But by far the greatest challenge Tunisia faces is its economy that includes building rural infra structure and developing a workable vision for its future. Like so many peripheral and semi-peripheral countries in the global economy, Tunisia is, in a way, two countries. There are the more prosperous urban areas, most especially Tunis, Souse, Sfax, Bizerte and the areas surround it. They are highly developed and although one can see and feel the overall social crisis there, its effects are far more muted.
Then there is the interior which remains in a state of near collapse and the level of anger and frustration so thick and obvious. Ten miles outside Tunis already one enters a different world. Security there is almost non-existent as angry demonstrators attacked and burnt down many of the police stations in the smaller towns (in part in response to sniper attacks on their demonstrations). The unemployment rate in the rural areas is soaring and could be – official and unreliable statistics aside – as high as 50%, even higher.
Despite having unquestionable potential to rework its economic fabric – the country’s economy is quite diversified compared to its neighbors – since Ben Ali was kicked out of the country, there has been an explosion of strikes affecting virtually every sector of the economy and every region of the country, but especially the interior rural areas. Although reported only scantily – their focus is on creating jobs, infra-structure, on raising wages and working conditions for those employed. While the Tunisian military refused to fire on demonstrators, easing the way for Ben Ali’s departure, now more and more it is used to break striks and demonstrations.
Very little has been done to date to address this crisis which threatens the entire reform structure. Most of the solutions offered have been along the same neo-liberal lines that triggered the social explosion in the first place. `The market’ alone is incapable of turning the country around but discussions of the ways in which state intervention might help the economy get back on its feet are hesitant for fear of driving away foreign investment from the Gulf States and the IMF.
There have been other political mass movements more or less a la Gene Sharp which showed great promise but when all is said and done fizzled – Philippines, Indonesia are the more striking examples as well as the `colored’ revolutions in Esatern Europe. Tyrants were overthrown through generally peaceful but militant mass movements, freedom of speech resulted. But in the end the political changes were more cosmetic than far reaching. The economic structures, whose malfunctioning were key to triggering the social crisis in the first place, changed little. If they did, it was more along neo-liberal, Naomi Klein, “Shock Doctrine” type lines.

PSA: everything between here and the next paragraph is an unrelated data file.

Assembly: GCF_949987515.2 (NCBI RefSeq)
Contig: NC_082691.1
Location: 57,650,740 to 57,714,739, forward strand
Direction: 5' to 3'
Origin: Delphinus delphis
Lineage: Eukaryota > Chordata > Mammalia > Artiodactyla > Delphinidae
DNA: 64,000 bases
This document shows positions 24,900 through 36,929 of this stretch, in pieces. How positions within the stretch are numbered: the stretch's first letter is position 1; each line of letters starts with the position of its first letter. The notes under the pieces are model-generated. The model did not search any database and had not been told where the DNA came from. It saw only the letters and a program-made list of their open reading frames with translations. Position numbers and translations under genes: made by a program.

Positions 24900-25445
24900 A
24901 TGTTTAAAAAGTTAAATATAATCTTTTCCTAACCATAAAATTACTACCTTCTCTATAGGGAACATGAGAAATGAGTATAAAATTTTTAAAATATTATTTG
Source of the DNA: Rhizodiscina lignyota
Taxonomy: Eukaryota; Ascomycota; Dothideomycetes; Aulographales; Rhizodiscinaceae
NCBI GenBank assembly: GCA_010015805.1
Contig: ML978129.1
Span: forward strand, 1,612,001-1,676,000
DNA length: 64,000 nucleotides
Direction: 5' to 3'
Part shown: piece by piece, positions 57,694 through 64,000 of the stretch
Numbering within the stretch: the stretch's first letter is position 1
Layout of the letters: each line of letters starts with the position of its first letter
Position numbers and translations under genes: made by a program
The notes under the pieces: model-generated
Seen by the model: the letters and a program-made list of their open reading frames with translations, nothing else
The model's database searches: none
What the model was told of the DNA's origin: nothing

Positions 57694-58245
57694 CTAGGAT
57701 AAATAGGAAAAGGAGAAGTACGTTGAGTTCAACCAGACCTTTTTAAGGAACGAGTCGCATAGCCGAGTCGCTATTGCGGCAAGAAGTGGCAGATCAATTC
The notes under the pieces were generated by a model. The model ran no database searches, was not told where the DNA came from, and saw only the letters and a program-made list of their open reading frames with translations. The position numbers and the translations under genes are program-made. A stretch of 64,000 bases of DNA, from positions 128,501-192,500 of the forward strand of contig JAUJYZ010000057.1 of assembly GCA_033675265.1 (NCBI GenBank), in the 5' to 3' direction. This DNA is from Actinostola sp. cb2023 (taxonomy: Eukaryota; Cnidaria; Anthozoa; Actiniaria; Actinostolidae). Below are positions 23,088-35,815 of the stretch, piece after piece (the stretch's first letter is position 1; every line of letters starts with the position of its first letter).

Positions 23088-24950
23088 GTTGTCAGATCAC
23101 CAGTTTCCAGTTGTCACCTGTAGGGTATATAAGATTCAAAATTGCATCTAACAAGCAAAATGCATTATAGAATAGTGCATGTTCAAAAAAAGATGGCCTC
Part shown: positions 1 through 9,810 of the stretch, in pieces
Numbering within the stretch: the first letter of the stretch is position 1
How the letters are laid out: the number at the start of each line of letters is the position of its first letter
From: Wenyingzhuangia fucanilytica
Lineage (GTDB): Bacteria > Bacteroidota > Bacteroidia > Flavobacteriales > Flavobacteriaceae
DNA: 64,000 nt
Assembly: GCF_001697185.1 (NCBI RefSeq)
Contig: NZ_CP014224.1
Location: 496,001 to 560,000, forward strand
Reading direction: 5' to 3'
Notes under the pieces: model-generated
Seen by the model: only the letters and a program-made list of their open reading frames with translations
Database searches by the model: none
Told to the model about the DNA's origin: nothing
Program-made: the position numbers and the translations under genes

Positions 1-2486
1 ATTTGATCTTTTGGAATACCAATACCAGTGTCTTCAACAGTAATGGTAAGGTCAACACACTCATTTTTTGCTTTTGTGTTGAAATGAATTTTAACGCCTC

Tunisia is at a crossroads. Which way will it turn?
.During my 3 week stay in Tunisia in December, a half dozen people told me in confidence of having been threatened by Salafist elements during the past few months. These people included university students, a number of cultural figures, two prominent journalists, a trade unionist. Most – but not all of them – were women. The women were struggling with whether they should change the way they dress; one commented that while she liked an occasional glass of wine, that `for political reasons’, she had decided to abstain from now on.
The first time I was told about the threatening phone calls (“we’re watching you; we’re going to get you, etc”), I thought perhaps my friend was exaggerating. By the third or forth time, I began to wonder. Several asked me to please NOT send them any of my blog entries because it is entitled `Colorado Progressive Jewish News’. Being in contact with me or my blog would be seen as having an indirect link to Netanyahu himself. One of the people I interviewed was physically and publicly attacked by Salafists, business journalist Hamadi Redissi, as reported in the NY Times
Rob Prince is a Lecturer of International Studies at the Korbel School of International Studies at the University of Denver. He publishes the Colorado Progressive Jewish News. (robertjprince.wordpress.com)